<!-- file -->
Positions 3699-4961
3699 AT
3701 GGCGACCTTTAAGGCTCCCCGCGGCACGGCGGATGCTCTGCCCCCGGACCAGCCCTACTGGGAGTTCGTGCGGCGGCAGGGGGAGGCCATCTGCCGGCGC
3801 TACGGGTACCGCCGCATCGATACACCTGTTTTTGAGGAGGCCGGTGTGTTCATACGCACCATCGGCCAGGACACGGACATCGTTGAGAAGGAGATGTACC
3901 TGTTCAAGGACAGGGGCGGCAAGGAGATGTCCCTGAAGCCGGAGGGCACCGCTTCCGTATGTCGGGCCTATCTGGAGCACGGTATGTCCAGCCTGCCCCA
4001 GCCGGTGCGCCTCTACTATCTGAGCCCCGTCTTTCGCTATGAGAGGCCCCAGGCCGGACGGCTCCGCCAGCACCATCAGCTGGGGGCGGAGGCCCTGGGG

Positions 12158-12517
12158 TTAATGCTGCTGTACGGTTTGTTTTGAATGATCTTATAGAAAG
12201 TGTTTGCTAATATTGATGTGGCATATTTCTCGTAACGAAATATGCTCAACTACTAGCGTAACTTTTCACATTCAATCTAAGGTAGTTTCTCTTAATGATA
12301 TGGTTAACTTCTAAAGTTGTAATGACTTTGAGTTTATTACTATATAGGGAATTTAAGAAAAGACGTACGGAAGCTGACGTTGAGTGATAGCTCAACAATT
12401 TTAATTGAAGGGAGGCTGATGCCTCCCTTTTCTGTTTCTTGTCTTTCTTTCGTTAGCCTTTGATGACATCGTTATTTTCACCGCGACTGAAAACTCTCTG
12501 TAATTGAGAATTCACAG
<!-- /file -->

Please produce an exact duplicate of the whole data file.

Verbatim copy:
Positions 3699-4961
3699 AT
3701 GGCGACCTTTAAGGCTCCCCGCGGCACGGCGGATGCTCTGCCCCCGGACCAGCCCTACTGGGAGTTCGTGCGGCGGCAGGGGGAGGCCATCTGCCGGCGC
3801 TACGGGTACCGCCGCATCGATACACCTGTTTTTGAGGAGGCCGGTGTGTTCATACGCACCATCGGCCAGGACACGGACATCGTTGAGAAGGAGATGTACC
3901 TGTTCAAGGACAGGGGCGGCAAGGAGATGTCCCTGAAGCCGGAGGGCACCGCTTCCGTATGTCGGGCCTATCTGGAGCACGGTATGTCCAGCCTGCCCCA
4001 GCCGGTGCGCCTCTACTATCTGAGCCCCGTCTTTCGCTATGAGAGGCCCCAGGCCGGACGGCTCCGCCAGCACCATCAGCTGGGGGCGGAGGCCCTGGGG

Positions 12158-12517
12158 TTAATGCTGCTGTACGGTTTGTTTTGAATGATCTTATAGAAAG
12201 TGTTTGCTAATATTGATGTGGCATATTTCTCGTAACGAAATATGCTCAACTACTAGCGTAACTTTTCACATTCAATCTAAGGTAGTTTCTCTTAATGATA
12301 TGGTTAACTTCTAAAGTTGTAATGACTTTGAGTTTATTACTATATAGGGAATTTAAGAAAAGACGTACGGAAGCTGACGTTGAGTGATAGCTCAACAATT
12401 TTAATTGAAGGGAGGCTGATGCCTCCCTTTTCTGTTTCTTGTCTTTCTTTCGTTAGCCTTTGATGACATCGTTATTTTCACCGCGACTGAAAACTCTCTG
12501 TAATTGAGAATTCACAG